case looks like in its details we'll have a better idea of how likely it is that the prosecutor can prove that. right now she says she has probable cause to proceed. that's the right standard for this time in the case and she's going forward. so what will happen is we'll get a fuller picture, both sides and eventually the case will come to court. >> woodruff: we thank you both, david harris and debbie hines. >> thank you. become a too common post-riot >> woodruff: the rifts in baltimore exposed by the freddie gray case go far beyond just police and justice. hari sreenivasan brings us the story from a neighborhood that was struggling before the unrest with gang violence and hunger. >> sreenivasan: on this thursday, schoolchildren at matthew henson elementary helped unload boxes of donated food from local food banks, and grocery stores. the kids, stacked them, carted them and stored them in what has become a too common post-riot ritual in this baltimore
community: food distribution. the fist-bumping orioles fan is dr. marvin cheatham, a retired civil rights leader and current head of the matthew henson neighborhood association. >> you can't point fingers at anyone specifically but for 25 years at least this community has been neglected. >> sreenivasan: since the rioters destroyed at least four convenience stores in the neighborhood, it has been that much harder for people here to get the basics. >> no meats, no vegetables, no fruits, no poultry, no fish none of that. you can buy potato chips and cigarettes and soda, but no real food. >> sreenivasan: that's because convenience stores are the only stores nearby. these streets are already part of what the department of agriculture calls a food desert- a place with low income populations that have little access to fresh foods and a grocery store. one in five people in baltimore lives in a food desert. >> we have 15 liquor stores in our area. >> sreenivasan: and not one grocery store? >> not one grocery store
>> sreenivasan: at nearby st. peter claver church, pastor ray bomberger is feeling the surge of need from his neighbors, they are hungry. >> there's always need in this neighborhood, there's always need, but now its like everybody. >> sreenivasan: the supply of donations and the demand for food has ebbed and flowed since the monday riots. >> most people here live day to day. you know, they can't afford to stockpile food, and they have no place to go, they need somewhere. >> sreenivasan: the pastor knows the handouts are a short term solution. >> what this needs to drive is to is to really seek out those basic fundamental needs that underlie all the difficulties. >> sreenivasan: he sees the deeper issues that underlie the recent unrest, issues that these men are trying to address head on. >> i know there's a lot of attention here on freddie gray, but don't forget what we living. and what we must continue to fight to decrease. >> sreenivasan: this is the
weekly gathering of the 300 men march group; a two year old men's organization focused on stopping gun violence in baltimore. >> men need to get off the couch and step outside and be more accountable for what's going on in the neighborhood. women have a role too, but historically in baltimore men have been neglectful in their roles, in my opinion. >> sreenivasan: we caught up with munir bahar at the abandoned building he converted to a fitness and health center for kids and adults alike, to find out how they plan to tackle these underlying problems. >> we canvas high crime neighborhoods, we call them street engagement operations. we go out every friday night june through october, every friday night to engage all the young guys that we see outside, and we deliver that primary message, we gotta stop killin' each other. >> sreenivasan: they say their focused approach already brought crime down for a summer in the belair edison neighborhood, and the goal is to scale up and go citywide to reduce killings.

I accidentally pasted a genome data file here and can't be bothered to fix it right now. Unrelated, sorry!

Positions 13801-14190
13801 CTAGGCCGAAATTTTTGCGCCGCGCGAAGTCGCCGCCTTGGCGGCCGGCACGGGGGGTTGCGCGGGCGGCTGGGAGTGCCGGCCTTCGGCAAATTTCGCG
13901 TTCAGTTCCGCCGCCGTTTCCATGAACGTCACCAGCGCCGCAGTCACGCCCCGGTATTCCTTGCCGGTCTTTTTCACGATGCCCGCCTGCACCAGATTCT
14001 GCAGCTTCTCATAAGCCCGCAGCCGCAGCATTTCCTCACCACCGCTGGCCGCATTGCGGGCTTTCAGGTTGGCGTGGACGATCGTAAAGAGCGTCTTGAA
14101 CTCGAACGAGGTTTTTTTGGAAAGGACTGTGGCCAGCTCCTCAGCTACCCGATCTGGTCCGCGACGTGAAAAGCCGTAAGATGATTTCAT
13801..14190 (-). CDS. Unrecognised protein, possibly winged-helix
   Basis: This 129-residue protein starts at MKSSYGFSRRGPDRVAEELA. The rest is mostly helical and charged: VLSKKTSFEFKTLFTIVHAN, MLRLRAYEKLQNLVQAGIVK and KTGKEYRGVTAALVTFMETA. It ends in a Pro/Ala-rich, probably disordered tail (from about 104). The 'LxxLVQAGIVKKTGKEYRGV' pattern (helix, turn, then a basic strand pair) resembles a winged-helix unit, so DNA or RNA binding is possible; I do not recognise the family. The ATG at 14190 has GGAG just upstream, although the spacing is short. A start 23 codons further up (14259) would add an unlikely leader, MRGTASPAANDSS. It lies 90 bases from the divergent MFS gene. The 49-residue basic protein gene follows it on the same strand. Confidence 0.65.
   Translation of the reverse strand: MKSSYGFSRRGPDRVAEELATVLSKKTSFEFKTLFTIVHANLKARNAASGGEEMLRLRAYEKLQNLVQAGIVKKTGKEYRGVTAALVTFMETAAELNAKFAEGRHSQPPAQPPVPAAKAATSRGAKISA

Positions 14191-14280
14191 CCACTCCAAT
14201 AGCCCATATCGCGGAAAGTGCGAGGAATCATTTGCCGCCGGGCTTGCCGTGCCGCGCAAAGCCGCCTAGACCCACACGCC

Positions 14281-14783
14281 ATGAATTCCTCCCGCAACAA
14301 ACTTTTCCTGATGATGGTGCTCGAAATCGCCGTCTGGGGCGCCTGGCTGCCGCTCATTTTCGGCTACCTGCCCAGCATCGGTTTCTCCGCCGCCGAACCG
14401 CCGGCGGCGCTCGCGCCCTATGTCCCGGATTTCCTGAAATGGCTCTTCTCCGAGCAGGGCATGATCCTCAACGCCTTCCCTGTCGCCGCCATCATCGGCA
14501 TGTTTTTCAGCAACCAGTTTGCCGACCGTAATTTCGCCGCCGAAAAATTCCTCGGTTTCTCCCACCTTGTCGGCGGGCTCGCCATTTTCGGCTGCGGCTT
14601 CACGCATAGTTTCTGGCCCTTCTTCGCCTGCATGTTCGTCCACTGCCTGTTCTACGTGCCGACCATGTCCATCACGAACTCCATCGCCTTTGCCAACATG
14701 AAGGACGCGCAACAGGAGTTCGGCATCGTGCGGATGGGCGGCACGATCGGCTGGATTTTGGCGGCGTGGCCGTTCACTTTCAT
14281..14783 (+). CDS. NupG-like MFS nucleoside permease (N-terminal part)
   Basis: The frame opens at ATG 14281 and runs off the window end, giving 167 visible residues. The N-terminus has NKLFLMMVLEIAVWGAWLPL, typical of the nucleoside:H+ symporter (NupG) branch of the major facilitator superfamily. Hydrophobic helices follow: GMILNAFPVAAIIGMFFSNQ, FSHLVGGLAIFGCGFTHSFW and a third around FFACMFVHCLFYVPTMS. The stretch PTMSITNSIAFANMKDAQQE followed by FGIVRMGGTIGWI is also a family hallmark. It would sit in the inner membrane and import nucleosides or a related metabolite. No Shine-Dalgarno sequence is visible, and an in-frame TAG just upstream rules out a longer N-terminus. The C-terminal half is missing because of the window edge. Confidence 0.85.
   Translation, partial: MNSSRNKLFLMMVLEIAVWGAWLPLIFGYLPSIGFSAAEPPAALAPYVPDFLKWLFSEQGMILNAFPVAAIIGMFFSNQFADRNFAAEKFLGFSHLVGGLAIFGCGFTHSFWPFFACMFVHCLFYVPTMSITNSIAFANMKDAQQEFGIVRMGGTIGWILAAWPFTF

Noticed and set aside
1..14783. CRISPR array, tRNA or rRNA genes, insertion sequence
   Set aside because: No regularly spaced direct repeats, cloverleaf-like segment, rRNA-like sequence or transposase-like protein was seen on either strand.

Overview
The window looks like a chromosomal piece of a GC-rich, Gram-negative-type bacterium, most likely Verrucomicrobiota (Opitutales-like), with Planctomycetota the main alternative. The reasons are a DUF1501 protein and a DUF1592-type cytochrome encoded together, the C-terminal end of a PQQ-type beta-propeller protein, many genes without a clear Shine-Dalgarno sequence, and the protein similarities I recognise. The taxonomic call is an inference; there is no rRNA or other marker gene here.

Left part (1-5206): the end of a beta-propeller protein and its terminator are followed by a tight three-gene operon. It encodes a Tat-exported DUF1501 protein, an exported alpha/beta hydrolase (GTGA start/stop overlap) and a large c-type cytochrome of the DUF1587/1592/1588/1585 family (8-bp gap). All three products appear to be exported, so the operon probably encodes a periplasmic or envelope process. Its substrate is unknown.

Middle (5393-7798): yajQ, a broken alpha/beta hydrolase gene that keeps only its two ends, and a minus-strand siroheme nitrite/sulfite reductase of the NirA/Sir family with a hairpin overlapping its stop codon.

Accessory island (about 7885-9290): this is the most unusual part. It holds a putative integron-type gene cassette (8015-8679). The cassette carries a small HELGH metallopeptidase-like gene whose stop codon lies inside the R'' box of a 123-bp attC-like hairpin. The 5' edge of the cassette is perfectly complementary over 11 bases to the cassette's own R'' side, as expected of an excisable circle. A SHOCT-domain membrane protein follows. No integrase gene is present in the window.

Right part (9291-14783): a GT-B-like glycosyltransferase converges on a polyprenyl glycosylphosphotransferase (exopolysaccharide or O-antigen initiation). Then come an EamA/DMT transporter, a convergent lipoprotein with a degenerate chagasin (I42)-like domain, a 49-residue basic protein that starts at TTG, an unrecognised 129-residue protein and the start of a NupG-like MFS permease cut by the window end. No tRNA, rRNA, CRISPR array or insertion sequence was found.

>> what happened to freddie gray, its paramount that we get to the bottom of it, that's one issue but we have nine other issues that are equally as important. >> sreenivasan: since tuesday there have already been fourteen shootings and homicides are up 25% this year. bahar says the focus on police on black crime misses a larger fact. >> i can tell you as a young black man i know, as most young black men know, the chances of you getting killed by another black man far outnumber the chances of you getting killed by a police. >> sreenivasan: in the wake of the riots, 300 men took on a new role, standing between protesters and police. >> we want to see peace between everybody, so that's an effort to sort of protect the protester. from getting themselves hurt and possibly getting themselves killed. >> sreenivasan: bahar says regardless of whether the baltimore police officers are found guilty or innocent of freddie gray's death, his organization does not stand with the protestors or the police.